How was your time in WWE, what was it like meeting Vince McMahon for the first time?
Jimmy: My time with the WWE was great. I won’t lie and say every day was biscuits and gravy but it was truly awesome. Even the difficult days were worth it because I love the business and what I was doing. I have no regrets from my time there.
Meeting Vincent K. McMahon for the first time was intense. Vince is a big guy. I was definitely intimidated but he shook my hand and said welcome aboard and that was pretty much it for the first meeting. Over the years I came to discover he was very approachable and I felt more comfortable around him. Not totally comfortable but more comfortable. LOL
Are there any funny backstage ribs you can share with our readers?
Jimmy: Of course there are. Not to be a bad guy but I think I will save them for book number 2. Ok, here’s a quick one, we used to have a weekly NFL pool. Johnathan Coachman was the point man, he made the sheets and collected the money etc. One day Vince got the police to arrest Coach at the arena for “illegal gambling”. It was one of the greatest ribs in the history of ribs. If you ever talk to Coach, you should ask him about it. It was tremendous. One of those you really had to be there moments.
You were part of the Kurt Angle and Daniel Puder situation, what are your memories from the incident and how was the backstage reaction to everything?
Jimmy: I still remember that incident very well. Kurt was definitely not 100% at that time. Not an excuse but a fact that his neck was giving him some trouble. When Puder got him in a Kimora or keylock, even my “untrained in MMA “ eye knew it was not a good situation. While I was thinking about how to end the impromptu match, Kurt got Puder down on his back. I instinctively counted to 3 to end it. Puder’s shoulders may not have been down for 3 but in hindsight, a 1 count was enough in amateur wrestling. When I got backstage, very little was said and I just kept to myself. I never brought the incident up again with Kurt. I was told by more than one producer that my quick thinking may have saved Kurt from a broken arm or shoulder as he would have never given up. Like I said, I just reacted.
What is involved when referring a wrestling match, how much planning in advance and during a match is needed?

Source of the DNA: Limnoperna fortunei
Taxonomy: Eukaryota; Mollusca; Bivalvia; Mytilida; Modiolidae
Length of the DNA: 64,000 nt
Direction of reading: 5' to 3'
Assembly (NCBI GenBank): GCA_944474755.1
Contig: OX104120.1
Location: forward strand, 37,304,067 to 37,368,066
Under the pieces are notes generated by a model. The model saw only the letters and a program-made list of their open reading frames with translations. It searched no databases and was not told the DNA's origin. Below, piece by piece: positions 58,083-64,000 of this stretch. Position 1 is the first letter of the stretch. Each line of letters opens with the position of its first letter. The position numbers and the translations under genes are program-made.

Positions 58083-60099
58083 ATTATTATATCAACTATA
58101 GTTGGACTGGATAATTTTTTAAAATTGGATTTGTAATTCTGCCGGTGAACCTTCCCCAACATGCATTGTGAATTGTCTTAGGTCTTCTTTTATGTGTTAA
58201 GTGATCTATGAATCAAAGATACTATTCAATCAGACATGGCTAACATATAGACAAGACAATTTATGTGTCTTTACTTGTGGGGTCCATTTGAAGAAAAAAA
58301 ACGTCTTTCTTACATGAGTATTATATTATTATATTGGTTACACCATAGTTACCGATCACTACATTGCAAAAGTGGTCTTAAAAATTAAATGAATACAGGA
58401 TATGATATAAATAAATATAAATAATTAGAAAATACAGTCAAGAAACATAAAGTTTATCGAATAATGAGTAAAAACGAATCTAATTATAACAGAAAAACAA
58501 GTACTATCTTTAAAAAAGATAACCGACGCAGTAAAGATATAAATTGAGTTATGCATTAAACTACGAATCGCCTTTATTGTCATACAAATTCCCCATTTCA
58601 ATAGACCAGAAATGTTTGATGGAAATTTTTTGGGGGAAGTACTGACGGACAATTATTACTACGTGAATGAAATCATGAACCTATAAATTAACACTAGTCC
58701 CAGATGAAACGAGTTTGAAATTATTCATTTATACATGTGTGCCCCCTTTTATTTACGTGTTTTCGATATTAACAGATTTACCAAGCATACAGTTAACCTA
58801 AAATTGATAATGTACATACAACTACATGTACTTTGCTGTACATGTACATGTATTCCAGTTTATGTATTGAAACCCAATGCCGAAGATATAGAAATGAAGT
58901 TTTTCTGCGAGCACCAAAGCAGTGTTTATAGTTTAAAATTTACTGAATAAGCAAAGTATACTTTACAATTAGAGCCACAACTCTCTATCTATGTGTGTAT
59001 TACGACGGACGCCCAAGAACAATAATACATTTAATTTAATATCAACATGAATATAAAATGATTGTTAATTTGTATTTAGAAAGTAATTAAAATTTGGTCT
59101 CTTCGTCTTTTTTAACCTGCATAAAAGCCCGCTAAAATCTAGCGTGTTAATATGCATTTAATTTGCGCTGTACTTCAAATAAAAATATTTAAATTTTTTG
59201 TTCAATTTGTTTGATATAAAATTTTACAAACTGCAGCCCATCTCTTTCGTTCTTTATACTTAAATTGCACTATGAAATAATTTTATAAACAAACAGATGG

Jimmy: Referees are an important element in a wrestling match but also need to be relatively invisible. The art of refereeing is doing your job in a manner that is not a distraction from the story the wrestlers are trying to tell but at the same time, helping them tell their story. I liken it to being a supporting actor in a movie or TV show who is not the star but an iatrical part of the storytelling. I can only speak for myself but I like to be there for the entire planning which varies depending on the wrestlers. Some plan the entire match while others call it out there. Sometimes things change on the fly but that’s all part and parcel to what we do.
What is the toughest part of refereeing; do you have any tips for people that want to become referees?
Jimmy: Toughest part of refereeing is staying out of the way and like I said earlier, not being a distraction but not looking lazy either. My best advice to young refs, treat matches as if it were a shoot and study the good referees out there. There are several good refs from not just WWE but TNA & ROH. While the ref basics are all the same, each company has slight differences in rules and presentation. Learn from everyone and don’t be afraid to ask questions if you are unsure of something. No such thing as a stupid question.
What are some of your favorite matches from your career as a referee, is there any match in your career you will never forget?